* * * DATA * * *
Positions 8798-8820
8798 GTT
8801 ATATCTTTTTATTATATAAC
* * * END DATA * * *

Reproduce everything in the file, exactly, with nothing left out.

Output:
Positions 8798-8820
8798 GTT
8801 ATATCTTTTTATTATATAAC